Most of the new, short, slow, and infrequently-running streetcar lines built in the United States in the last few years appear to have been constructed at least to some extent for reasons having little to do with any possible role as transportation facilities. Many seem to have been designed in part to signal that the urban area in which they’re located is important enough to have rail transit of a sort. Some—those in Memphis and Little Rock, for example, and the not-yet-open line in Saint Louis—were set up to be “cute” components of a district with some tourist attractions. Atlanta’s short streetcar line was built in part to encourage visits to the Martin Luther King sites east of downtown. Hardly any of these lines is sufficiently lengthy, speedy, or frequent enough to be able to beat a fast pedestrian.
I went and rode Detroit’s brand-new QLine streetcar last week.
This 5.3 km (3.3 mile) line runs between the New Center and Downtown along Woodward Avenue, Detroit’s major pre-freeway street.
It really is a streetcar line, occupying the same space as a lane of traffic for nearly its entire length. Mostly this is the outer lane, close to the sidewalk, but the QLine shifts to the center lane at its two ends to facilitate changing direction. This is an awkward operation, requiring a special signal. Elsewhere, the QLine stops for red lights, although it’s supposed to have some preemption capability at certain intersections. The QLine trains were taking about 25 minutes to travel their entire route when I rode on them. That means that their average speed was about 12.7 km per hour (7.9 mph). That’s not speedy, but it’s faster than anyone is likely to be able to walk. Service was about every fifteen or twenty minutes when I was there (no timetable seems to be available). Trains were running fairly full, with a few voluntary standees, which suggests that service levels were about right. Of course, it’s possible that more frequent service would attract more customers, but it’s also possible that there will be many fewer customers when free service ends on July 1. The fare is $1.50 for a three-hour pass. It appears that transfers to Detroit’s buses and people mover are not going to be offered. The 53-Woodward bus parallels the QLine and offers more frequent service during the day than the QLine; it may be faster too.
The QLine basically serves the Woodward Corridor. It would be only a slight exaggeration to say that this is practically the only part of the city of Detroit that is economically healthy. It includes government and commercial offices in New Center, Henry Ford Hospital, Wayne State University, the Detroit Historical Museum, the Detroit Institute of Arts Museum, three recently-built or still-under construction major-league sports stadia, and downtown Detroit.
I’ve been in Detroit every few years for, well, the last fifty years or so, and my impression is that central Detroit hasn’t looked as healthy in many decades. Many—possibly most—of the downtown area’s skyscrapers are now filled with office workers by day. The arrival of Quicken Loans in 2010 was apparently a key factor here. There isn’t much new construction, but there’s a fair amount of renovation of the existing, often elegant buildings.
There are now quite a few people on the streets downtown, as well as new shops to serve them. It’s important (although awkward) to point out that many—maybe most–of these people are white. Downtown Detroit, after some decades of being avoided by suburbanites, has once again been defined as a safe destination. I’m told that it even gets crowded when there’s a sports event on.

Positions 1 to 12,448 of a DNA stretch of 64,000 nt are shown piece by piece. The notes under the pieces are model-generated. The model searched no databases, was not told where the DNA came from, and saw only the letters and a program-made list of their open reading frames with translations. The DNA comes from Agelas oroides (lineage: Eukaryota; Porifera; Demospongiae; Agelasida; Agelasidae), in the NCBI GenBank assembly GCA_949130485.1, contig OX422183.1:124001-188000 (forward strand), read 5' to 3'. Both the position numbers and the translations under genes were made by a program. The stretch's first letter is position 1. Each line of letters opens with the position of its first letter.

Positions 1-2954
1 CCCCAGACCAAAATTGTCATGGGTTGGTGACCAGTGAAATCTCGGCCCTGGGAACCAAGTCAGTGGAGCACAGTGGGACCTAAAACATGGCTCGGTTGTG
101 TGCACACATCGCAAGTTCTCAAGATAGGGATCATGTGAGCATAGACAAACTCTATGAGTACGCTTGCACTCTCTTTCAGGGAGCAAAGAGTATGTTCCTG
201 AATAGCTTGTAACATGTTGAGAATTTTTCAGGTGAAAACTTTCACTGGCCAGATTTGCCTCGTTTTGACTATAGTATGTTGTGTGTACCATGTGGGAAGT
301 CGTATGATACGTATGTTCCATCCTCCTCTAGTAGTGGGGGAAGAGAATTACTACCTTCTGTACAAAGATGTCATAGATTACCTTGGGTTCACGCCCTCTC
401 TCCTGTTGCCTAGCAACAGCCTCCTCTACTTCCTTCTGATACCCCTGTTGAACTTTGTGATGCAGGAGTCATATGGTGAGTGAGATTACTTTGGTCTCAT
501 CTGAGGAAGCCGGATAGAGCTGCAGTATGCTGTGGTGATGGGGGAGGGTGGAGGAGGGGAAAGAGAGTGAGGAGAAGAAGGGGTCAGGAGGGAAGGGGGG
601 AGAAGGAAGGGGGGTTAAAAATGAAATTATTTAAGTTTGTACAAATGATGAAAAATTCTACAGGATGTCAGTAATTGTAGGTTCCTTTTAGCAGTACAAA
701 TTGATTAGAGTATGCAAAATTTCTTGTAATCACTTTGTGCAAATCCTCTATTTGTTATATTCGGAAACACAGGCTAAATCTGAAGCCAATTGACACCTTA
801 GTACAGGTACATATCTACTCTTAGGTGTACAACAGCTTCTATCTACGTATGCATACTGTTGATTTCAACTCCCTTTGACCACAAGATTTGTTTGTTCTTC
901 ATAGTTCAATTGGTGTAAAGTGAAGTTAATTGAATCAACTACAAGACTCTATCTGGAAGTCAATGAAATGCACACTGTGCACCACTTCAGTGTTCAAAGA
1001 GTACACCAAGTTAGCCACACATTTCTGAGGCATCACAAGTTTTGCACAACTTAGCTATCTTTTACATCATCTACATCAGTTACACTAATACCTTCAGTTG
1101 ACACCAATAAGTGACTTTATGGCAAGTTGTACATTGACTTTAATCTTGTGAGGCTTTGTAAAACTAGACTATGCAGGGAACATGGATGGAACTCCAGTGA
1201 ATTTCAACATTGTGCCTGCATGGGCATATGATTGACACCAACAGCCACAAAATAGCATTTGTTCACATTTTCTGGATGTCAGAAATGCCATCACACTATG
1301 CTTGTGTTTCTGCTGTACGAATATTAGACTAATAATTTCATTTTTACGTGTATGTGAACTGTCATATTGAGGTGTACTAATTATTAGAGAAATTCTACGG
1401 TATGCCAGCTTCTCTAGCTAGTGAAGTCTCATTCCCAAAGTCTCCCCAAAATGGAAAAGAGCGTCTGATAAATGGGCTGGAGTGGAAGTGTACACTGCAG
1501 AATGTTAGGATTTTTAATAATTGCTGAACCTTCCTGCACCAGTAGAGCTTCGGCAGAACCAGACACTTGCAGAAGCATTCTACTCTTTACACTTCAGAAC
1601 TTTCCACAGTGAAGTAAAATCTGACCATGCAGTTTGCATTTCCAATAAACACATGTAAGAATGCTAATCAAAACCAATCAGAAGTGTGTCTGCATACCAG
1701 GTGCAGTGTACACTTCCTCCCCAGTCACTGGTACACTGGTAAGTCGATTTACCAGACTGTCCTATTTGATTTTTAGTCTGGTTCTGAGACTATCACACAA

North of downtown there are numerous new residential buildings along Woodward Avenue, and there’s even a new Whole Foods just off Woodward at Mack Avenue. The residential buildings constitute something of a façade; there are still empty spaces a block away (but it does look as though these are filling in in places). I should add that, despite all the new housing, I felt rather lonely walking on Woodward along the QLine north of downtown. The wide sidewalk has hardly any pedestrians, and Woodward carries a lot of traffic. The middle-class neighborhoods being recreated in “midtown” Detroit consist mostly of apartment buildings and row houses, but they seem to be functioning very much like medium-density suburban neighborhoods when it comes to transportation; it appears that most people drive everywhere. It’s hard to imagine that these neighborhoods will generate a lot of business for the QLine.
The last time I was in Detroit, maybe five years ago, I was just passing through, transferring between Amtrak and Via Rail Canada trains. I took the 53-Woodward bus between the Amtrak station and downtown and found myself surrounded by a group of people discussing their appointments with a parole officer. I was the only white person on the bus. It’s admittedly borderline racist to be aware of these things, but I couldn’t help but notice that the QLine is thoroughly integrated. The passengers appear to be both economically and racially diverse. It’s a bit odd that it took a shift from bus to rail to bring about integration, but, well, that may be the price one has to pay.
Funds for building the QLine came partly from the federal government, but most of the cost was—amazingly—shouldered by local businesses (the “Q” in QLine is for Quicken Loans). I am sure that these businesses felt that they were contributing to the revitalization of central Detroit. It would be very difficult to set up a formal study to test the hypothesis that they’ve succeeded. But there’s no doubt that central Detroit is doing all right these days and that the brightly colored QLine cars (as infrequent as they are) add a bit of charm to the place. It would be harder to demonstrate that they constitute a vital transportation link.